Frank Giampaolo, USPTA Elite Professional

Propose a simple question to any park & recreation, country club, high school or college coach “How often do you experience blame-shifting with your athletes?” I’m confident the answer will be a resounding “All of the time!” Unfortunately, until this is pointed out, most afflicted athletes are unaware that they possess this undesirable habit. Assisting athletes in overcoming this performance anxiety trait begins with awareness.

So what is blame-shifting?
Blame shifting is a process wherein the athlete transfers accountability for a possible upcoming catastrophe, essentially evading responsibility. It’s common that athletes fearful of being judged shift blame to avoid taking leadership in their own behavior. Athletes who have difficulty accepting ownership for their inadequate training and poor effort are prime contenders of covertly presetting their excuses.

Blame shifters are found at every level, in every club around the world. These athletes routinely point fingers at others in their sphere of influence. “I would have trained, but my Mom didn’t wake me up,” said 16-year-old Rebecca. “My wife scheduled breakfast with her sister so I couldn’t practice,” said 43-year-old Joe. These are typical excuses used as athletes assign the lack of responsibility to others within their entourage.

Another form of self-deception is blaming the probable upcoming loss on a phony injury. “I can’t play today, my wrist is sore, my knee hurts or I feel sick.” These are what I call ego outs. These psychosomatic ailments are coping mechanisms used to ease their fear of failure often caused by their lack of proper preparation. When used habitually, these athletes believe that they’re the victim when in reality, the problem is all their own.

A solution for dealing with these “excuse experts” is to ask the athlete to honor their competitive commitment and try to play – even for only a game or two. If the injury indeed persists, it’s acceptable to default. Convincing the athlete to at least show up and try to compete is a critical first step in overcoming this performance anxiety.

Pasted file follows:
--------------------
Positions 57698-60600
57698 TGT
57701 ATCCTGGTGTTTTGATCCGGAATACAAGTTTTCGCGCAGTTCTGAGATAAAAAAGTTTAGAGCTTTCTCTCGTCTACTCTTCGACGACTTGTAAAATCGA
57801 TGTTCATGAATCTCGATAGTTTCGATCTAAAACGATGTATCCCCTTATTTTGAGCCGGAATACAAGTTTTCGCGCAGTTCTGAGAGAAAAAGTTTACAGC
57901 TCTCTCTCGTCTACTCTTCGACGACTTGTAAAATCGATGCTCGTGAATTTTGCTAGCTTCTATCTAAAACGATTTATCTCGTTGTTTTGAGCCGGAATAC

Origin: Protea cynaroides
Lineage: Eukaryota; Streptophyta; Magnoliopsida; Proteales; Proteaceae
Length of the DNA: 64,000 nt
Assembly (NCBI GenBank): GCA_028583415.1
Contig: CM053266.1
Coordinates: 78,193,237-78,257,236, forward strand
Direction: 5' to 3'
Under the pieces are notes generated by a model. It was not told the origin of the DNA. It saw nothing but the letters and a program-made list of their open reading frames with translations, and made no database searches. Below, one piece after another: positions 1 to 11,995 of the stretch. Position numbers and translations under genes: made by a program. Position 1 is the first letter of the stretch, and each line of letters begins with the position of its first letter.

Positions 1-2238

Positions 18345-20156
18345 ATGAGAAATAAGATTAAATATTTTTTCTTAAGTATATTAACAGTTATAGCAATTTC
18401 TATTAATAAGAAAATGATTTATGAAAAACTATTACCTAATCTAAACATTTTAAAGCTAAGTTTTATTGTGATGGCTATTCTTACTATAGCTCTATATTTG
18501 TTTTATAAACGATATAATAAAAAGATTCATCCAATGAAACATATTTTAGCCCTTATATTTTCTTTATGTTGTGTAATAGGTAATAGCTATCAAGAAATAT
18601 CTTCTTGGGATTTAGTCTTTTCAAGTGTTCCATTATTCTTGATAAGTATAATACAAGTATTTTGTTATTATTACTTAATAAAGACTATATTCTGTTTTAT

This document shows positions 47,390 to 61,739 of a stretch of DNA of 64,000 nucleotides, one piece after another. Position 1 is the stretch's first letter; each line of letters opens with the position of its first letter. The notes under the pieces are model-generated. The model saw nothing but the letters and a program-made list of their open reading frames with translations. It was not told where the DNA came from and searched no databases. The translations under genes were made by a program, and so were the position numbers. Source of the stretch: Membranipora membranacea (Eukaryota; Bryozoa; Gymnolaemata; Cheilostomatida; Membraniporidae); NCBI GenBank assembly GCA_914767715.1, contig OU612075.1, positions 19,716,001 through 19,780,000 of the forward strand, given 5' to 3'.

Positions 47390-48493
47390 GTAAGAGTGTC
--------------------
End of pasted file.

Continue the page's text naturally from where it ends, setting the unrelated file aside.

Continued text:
It’s important to reiterate that blame shifting is a coping mechanism used to deal with stress. When this behavior goes unchecked, it could negatively affect the athlete on and off the court for his or her lifetime.

One solution to eliminating blame-shifting begins by replacing the behavior. I highly recommend the FLIP IT game. When you hear a blame shift, smile and say “Flip it!” Ask the athlete to flip their pessimistic comment into an optimistic one. Essentially this is rewiring their problem-based dialog with a solution based response. Changing this performance anxiety begins with gentle awareness. Just telling an athlete to stop doing any negative behavior rarely works. The solution stems from replacing the negative behaviors with positive actions.

An experienced coach can flip this behavior by encouraging the athlete and their entourage to accept responsibility. 

Here’s how: 
1. Organize daily and weekly planners and expect the athlete to be accountable for completing their customized developmental plan. This includes a full tool belt of strokes: athleticism (such as speed, agility, and stamina), the wide range of customized strategies and tactics found in mental toughness, and the emotional components (such as solutions to performance anxieties) as they prepare properly for pressure.

2. Ask members of their entourage to lead by example by making their words match their actions. I’ve often witnessed loving parents who subscribe to the philosophy that rules don’t apply to them. They routinely arrive 15 minutes late to their child’s lesson. They make their child skip practice when it suits their needs. Though these parents tell their children “You need to work hard,” their actions say “unless there’s something more enjoyable to do.” Leading by example is key.

3. Design an entourage agreement to move the process from deliberation to action.  In this contract, each party commits to excellence for a specified period of time. By teaching life skills, such as accountability and time management, you’ll change your pretenders into contenders.

Blame shifting is a common stumbling block for many in today’s athletic arena. It is important to recognize that when athletes feel they are being judged, blame shifting may ensue. Striving to apply the above solutions will not only maximize your athlete’s tennis potential, but it will also develop strong, confident, and resilient people.